Registering a Trade Mark? Are You Sure No One Else Got There First?
When registering a trade mark, it is vital to conduct a comprehensive check that you are not treading on the toes of others who may have got there before you. The point was made by a High Court case concerning two technology repair companies that applied to register similar marks just a few months apart.
A company applied to register as trade marks the elided word ‘WEFIX’ and a blue-coloured logo featuring the same word accompanied by a stylised bolt of lightning. The application was opposed by another company operating in a similar field which had previously registered an orange and black logo that incorporated the word ‘WeFix’.
In refusing the application, a hearing officer appointed by the Registrar of Trade Marks found that the marks applied for were aurally identical to the earlier mark. The word mark was, to a high degree, visually similar to the earlier mark and the logo mark was similar to a medium degree. In conceptual terms, the word mark was identical to the earlier mark and the logo mark highly similar.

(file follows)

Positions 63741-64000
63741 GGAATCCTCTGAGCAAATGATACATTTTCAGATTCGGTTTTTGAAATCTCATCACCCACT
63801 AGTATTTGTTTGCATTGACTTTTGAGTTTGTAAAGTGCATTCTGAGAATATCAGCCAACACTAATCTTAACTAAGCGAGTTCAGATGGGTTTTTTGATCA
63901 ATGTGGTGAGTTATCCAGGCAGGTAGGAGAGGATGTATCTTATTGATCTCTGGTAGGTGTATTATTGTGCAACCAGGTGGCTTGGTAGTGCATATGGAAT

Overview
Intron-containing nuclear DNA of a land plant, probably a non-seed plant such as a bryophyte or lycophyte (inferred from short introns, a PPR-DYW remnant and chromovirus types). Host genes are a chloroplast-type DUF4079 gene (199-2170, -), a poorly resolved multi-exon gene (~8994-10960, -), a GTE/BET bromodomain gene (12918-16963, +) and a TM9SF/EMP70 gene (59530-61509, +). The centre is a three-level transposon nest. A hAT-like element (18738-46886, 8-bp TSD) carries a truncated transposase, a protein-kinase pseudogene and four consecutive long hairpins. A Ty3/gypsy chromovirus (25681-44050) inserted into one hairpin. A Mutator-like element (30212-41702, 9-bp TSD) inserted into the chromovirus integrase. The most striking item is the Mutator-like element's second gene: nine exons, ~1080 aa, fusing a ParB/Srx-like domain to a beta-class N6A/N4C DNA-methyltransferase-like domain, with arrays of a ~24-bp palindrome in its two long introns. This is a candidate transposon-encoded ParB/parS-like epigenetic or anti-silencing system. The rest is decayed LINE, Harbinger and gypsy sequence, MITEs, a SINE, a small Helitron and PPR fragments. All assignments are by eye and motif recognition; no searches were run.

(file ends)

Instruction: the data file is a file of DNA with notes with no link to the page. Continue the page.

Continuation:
She acknowledged that, in the eyes of the average consumer, the earlier mark had a low degree of inherent distinctiveness. However, in finding that there would be a risk of direct confusion between the word mark and the earlier mark, she noted that consumers would have very little to grasp onto in differentiating between them.
There would, she found, be no direct confusion between the lightning-adorned logo mark and the differently coloured earlier mark in that consumers could be expected to notice and recall the differences between them. There was, however, a risk of indirect confusion because consumers might assume that the logo mark represented an updated version or variant of the earlier mark, or vice versa.
In dismissing the applicant’s appeal against the hearing officer’s decision, the Court noted that she had conducted a global assessment of the level of similarity between the marks and the risks of consumer confusion. Her carefully reasoned conclusions displayed no error of principle and did not warrant the Court’s interference.